I met Keith Joseph a couple of times in 1979/80 - He struck me as coming from a completely different planet. One of my colleagues at the time asked me if I thought he was on drugs.

    rgds

    Hagar

     

     

  8. [quote user="Steve"]I wish some people would change the record.  How many more years are we going to blame Margaret Thatcher for everything bad that happens to the UK economy - for goodness sake it was 16 years ago!  Why not blame Churchill?  At the time I thought Mrs T was the devil incarnate as a lot of her policies affected us badly, but she had been left in a similar situation (as now) by the then Labour government and had some very difficult decisions to make - strikes occurring on a weekly basis, the car and many nationalised industires on their knees, rubbish uncollected, inflation running at 28% and a mountain of debt (sound familiar).  For the time she was prime minister at least we had some clout in Europe and beyond unlike the lame dog and soft touch for immigrants we are perceived as now.  People have very short memories.     [/quote]

    And quite distorted ones it appears.

    At the time of Thatcher's election in 1979 inflation was under 10% and had been falling regularly for months. It would be three years before it was to get that low again - peaking at around 22% mid 1980. On top of that her chancellor raised base rates to 17% within months of that election and almost doubled VAT. Highest base rate under Labour was 15%.

    I remember those times well and it was tough for both savers and borrowers - and very little to do with what she inherited from Labour.

    As to clout in Europe most of my european friends regarded her as either as a  dickensian war monger or some kind of throwback to victorian imperialism.

    rgds

    Hagar 

  9. If you bank with HSBC in the UK they can open an account for you in one of their French branches. You still have to provide a fair amount of paperwork but this will all be handled by your local UK branch. Movement of funds between France/UK are then very straightforward.

    I believe Barclays offer a similar service - there may be others.

    Failing that there is nothing wrong with Britline (at least in our experience).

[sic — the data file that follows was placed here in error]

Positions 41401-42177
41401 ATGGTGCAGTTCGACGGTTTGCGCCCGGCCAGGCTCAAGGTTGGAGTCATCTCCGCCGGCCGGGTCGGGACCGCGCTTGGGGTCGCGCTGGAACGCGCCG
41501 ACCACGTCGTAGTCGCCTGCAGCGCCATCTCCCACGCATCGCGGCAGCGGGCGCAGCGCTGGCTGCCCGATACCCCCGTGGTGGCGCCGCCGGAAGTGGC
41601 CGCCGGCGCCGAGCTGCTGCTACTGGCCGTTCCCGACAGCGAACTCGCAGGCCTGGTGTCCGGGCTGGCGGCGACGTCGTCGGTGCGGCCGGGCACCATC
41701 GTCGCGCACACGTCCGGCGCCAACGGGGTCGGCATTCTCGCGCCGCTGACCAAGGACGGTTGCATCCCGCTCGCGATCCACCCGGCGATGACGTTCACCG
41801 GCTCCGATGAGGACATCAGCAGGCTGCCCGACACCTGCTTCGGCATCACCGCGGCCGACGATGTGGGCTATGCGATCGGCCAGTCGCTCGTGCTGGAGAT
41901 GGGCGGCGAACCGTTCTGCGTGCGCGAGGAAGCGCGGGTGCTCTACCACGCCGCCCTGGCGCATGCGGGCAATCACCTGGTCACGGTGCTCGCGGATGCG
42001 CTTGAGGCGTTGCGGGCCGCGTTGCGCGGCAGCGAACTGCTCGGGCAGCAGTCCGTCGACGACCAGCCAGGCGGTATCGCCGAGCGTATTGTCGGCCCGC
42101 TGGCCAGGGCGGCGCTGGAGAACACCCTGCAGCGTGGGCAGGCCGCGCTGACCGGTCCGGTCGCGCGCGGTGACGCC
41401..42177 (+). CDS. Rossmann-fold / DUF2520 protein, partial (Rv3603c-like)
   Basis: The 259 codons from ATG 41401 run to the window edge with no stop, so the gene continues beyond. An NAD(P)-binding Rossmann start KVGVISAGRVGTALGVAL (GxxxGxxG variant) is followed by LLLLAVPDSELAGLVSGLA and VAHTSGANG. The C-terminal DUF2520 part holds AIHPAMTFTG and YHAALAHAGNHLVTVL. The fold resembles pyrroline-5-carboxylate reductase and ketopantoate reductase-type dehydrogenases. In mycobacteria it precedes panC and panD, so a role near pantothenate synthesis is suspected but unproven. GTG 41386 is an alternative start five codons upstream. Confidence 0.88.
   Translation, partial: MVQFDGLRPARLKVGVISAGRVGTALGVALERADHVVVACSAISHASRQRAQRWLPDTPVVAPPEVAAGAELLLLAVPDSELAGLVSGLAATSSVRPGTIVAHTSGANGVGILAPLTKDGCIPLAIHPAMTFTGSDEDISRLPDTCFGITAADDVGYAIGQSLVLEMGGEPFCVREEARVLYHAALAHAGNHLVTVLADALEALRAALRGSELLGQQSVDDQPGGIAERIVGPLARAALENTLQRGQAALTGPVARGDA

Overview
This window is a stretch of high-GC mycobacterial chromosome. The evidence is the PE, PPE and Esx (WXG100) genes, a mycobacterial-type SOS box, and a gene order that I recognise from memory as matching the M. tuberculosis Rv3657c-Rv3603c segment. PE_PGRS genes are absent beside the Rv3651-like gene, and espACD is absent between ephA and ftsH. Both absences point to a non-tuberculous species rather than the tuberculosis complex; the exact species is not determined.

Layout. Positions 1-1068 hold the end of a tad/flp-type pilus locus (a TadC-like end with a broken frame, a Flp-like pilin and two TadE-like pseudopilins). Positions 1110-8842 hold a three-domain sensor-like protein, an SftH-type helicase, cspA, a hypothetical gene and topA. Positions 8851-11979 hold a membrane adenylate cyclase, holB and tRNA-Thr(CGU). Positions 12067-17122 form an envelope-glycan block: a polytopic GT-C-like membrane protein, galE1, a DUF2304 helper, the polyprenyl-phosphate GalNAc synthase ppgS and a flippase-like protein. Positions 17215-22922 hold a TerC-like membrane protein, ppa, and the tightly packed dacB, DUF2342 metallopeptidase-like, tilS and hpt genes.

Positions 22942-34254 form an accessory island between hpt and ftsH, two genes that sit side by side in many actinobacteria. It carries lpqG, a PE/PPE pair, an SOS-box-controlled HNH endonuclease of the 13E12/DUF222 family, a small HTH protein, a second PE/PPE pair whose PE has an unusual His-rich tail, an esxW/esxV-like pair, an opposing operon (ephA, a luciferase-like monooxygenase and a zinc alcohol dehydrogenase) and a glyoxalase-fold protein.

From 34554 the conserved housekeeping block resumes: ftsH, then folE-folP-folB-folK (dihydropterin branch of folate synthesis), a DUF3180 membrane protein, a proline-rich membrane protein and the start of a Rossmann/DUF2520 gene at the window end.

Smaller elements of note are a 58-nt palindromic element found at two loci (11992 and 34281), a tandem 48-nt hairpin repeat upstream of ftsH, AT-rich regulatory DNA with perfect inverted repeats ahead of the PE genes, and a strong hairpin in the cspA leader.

rgds

    Hagar

     

  10. Don't know how common it is but my local branch (BPS) has a machine where you pay in the cash. Simply put your card in in, type the PIN, select which account and then drop the cash in the slot. Regularly pay in amounts up to €1k .

    Funny thing happened the other week - took some cash out of the "hole in the wall" in the street - went into the bank to pay it directly into local account. Machine rejected 2 of the  €10 euro notes that their own cash machine had just payed out.

    Think I should stick to internet banking.

    Can't see why you should have a problem with the amounts you are talking about.

    rgds

    Hagar

  11. I also think €10 is about right.

    Having said that , for the second year running when they rang the bell the smallest note I could find was €20 ! - I don't have the gall to ask for change.

    Must remember to get my wife to answer the door next year.

    rgds

    Hagar

  12. Problem we had was not the size or capacity of the bag (it was after all bought in Toulouse airport precisely for this purpose and had already been through more than a dozen checks in at least 4 different airports).

    No - their argument was that it was not "vacuum sealed".

    By the time I got involved in the "discussion" they already had a young spanish girl in front of my wife in tears. I walked over and said "excuse me can I ask you something"

     - Answer "no!".

     me - "I beg your pardon !"

    I asked to see a supervisor - they simply refused. I tried to explain that "vacuum sealed" bags are not required and in any case would be totally impractical. They just stonewalled us all the way.

    Irony was I had an identical bag inside my carry-on that I hadn't removed - they didn't even notice it.

    - Ah the joys of air travel in the 21st Century !!

    rgds

    hagar

     

  13. [quote user="seb47"]

    .......I can always ask to speak to the head person and ask where in the regulations it states I cannot carry such a box. ....

    [/quote]

    Hopefully you should not have problems.

    If you do I wish you luck with "speaking to the head person". Last month coming back through East Midlands the staff on the belt simply refused to let us speak to any supervisor.

    They were claiming that my wife's cosmetics had to be enclosed in a "vacuum sealed " plastic bag - not the resealable plastic bag that we just happened to have bought at another airport.

    Ernie's got it right "they just make it up....."

    rgds

    hagar

     

  14. [quote user="ErnieY"]

    Yes of course we have paid for it, how can you say we have not ? [/quote]

    Actually my post was in response to two earlier posts on the previous page - particularly Bugsy's where he/she talks of " making a greater contribution to the pension fund" - What pension fund ?? It does not exist .

    [quote user="ErnieY"]....why should anybody be disqualified from reaping their due benefits. [/quote]

    Unlike some others on this thread I have never suggested they should. WFA is designed as a universal benefit i.e like health care in the UK it has no relation to any form of contribution . I think it should remain that way - others may disagree.

    [quote user="ErnieY"] ...........  I'm sure a great many would have welcomed the opportunity to not pay the proportion of their taxes which notionally goes towards the state pension ..............[/quote]